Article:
NASA’s Juno spacecraft has spotted the elusive fifth moon of Jupiter transiting the giant planet’s Great Red Spot, giving astronomers a rare view of this small but intriguing natural satellite. Jupiter’s most famous moons are its four Galilean satellites: Io, Europa, Ganymede and Callisto, each of which is several thousand kilometers wide. Jupiter’s fifth moon to be discovered, and the fifth-largest of the planet’s 95 known moons, is Amalthea. It was found in 1892 by Edward Emerson Barnard, an American astronomer who was an outstanding visual observer. He also discovered Barnard’s Star, as well as a host of dark nebulae. Despite being Jupiter’s fifth-largest moon, Amalthea has fairly modest dimensions. Irregularly shaped like a potato, its long axis stretches just 155 miles (250 kilometers), and its narrowest point spans a mere 79 miles (128 km). Gravity measurements by NASA’s Galileo spacecraft in the early 2000s deduced that Amalthea is little more than a loosely held together rubble pile rather than solid rock.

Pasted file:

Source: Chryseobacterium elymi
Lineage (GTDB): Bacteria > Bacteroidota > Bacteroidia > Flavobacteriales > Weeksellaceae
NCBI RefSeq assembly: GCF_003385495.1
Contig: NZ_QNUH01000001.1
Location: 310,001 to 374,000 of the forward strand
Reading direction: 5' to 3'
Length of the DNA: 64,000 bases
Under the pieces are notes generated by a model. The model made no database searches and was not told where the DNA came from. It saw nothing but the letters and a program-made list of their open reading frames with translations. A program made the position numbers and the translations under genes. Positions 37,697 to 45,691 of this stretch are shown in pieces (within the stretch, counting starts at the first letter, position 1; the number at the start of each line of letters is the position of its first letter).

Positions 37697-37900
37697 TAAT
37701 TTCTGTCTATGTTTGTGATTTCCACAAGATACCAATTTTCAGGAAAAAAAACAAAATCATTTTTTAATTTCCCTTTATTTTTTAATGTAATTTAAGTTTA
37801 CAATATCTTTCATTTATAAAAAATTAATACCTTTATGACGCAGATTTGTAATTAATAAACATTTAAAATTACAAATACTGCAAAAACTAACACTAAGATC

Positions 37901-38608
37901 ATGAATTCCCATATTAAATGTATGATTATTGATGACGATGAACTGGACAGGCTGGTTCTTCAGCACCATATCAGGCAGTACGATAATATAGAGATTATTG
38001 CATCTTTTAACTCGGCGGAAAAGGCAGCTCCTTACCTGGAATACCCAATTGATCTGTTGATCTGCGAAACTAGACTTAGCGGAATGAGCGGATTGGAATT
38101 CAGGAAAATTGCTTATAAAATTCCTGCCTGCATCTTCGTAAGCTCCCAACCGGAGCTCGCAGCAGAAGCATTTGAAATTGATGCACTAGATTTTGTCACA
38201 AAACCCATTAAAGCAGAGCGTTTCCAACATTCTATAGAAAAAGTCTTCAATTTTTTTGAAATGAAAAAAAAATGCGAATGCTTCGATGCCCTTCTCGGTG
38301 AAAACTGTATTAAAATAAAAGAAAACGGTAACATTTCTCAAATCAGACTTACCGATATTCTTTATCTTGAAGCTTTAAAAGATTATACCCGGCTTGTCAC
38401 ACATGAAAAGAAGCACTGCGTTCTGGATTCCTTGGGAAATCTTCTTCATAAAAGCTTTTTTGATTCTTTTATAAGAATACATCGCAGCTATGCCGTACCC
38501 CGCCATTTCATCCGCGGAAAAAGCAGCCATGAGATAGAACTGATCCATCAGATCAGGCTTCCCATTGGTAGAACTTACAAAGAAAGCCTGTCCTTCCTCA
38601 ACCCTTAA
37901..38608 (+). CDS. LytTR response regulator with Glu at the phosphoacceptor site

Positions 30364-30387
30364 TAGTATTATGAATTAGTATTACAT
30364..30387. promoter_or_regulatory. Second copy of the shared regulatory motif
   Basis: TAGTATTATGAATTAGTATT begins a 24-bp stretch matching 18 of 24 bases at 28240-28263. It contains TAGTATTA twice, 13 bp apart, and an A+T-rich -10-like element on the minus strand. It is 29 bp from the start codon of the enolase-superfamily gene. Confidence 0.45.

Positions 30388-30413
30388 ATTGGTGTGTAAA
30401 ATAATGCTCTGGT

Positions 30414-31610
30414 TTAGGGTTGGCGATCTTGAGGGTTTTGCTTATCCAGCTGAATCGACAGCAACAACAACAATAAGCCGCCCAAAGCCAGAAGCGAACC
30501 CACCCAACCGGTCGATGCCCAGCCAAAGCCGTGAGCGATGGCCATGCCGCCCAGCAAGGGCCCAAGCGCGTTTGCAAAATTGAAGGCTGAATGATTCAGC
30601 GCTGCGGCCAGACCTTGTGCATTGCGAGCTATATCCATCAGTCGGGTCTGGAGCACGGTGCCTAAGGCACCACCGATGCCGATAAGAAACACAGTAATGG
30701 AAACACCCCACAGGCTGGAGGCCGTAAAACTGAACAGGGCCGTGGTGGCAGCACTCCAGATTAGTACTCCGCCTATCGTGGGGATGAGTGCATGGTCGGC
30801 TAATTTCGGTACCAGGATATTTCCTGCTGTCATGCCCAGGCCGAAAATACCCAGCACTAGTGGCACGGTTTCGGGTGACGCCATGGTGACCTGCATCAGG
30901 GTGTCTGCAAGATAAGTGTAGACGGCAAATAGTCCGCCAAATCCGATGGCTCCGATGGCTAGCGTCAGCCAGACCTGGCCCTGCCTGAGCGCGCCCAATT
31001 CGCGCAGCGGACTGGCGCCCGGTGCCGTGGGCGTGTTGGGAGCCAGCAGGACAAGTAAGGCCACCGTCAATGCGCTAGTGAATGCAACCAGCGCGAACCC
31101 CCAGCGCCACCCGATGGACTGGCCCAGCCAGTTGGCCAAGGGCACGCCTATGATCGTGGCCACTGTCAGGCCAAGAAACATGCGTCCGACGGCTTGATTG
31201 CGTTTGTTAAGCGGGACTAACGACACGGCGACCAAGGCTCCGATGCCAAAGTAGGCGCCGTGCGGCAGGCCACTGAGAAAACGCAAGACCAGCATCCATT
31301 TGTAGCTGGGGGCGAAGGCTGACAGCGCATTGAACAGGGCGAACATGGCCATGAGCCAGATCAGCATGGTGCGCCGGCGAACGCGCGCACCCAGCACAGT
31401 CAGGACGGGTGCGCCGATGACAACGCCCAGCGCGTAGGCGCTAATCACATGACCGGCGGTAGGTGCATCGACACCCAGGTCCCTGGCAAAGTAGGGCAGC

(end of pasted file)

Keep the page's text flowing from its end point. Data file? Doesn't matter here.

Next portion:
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News Burst 16 May 2024 – Bonus Image

News Burst 16 May 2024 - St. Anne Chapel - Normandy

France

St. Anne Chapel in Normandy lies within the hollow trunk of a 1300-1000 year-old Yew tree in the cemetery at La Haye-de-Routot village in the Brotonne Regional Park in France. #drthehistories

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News Burst 16 May 2024 – Bonus Video

American Air Space

News Burst 16 May 2024 – Bonus Video

Don’t be suspicious, don’t be suspicious…

News Burst 16 May 2024 – Earthquake Video

Earthquakes Above M4 In The Last 36 Hours

News Burst 15 June 2024 – Get The News!

News Burst 15 June 2024 – Get The News!

News Burst 15 June 2024 ​In the era of hybrid work, with employees splitting their time between two days in the office and three days working remotely, employers have ramped up using productivity monitoring software. However, employees have outsmarted some of these...

News Burst 14 June 2024 – Get The News!

News Burst 14 June 2024 – Get The News!

News Burst 14 June 2024 Saudi Arabia will not renew its 50-year petrodollar agreement with the United States, which expired on Sunday, June 9, 2024. This will allow the Saudis to sell oil in any currency, and not just in US dollars, as was previously the case.  ...

News Burst 13 June 2024 – Get The News!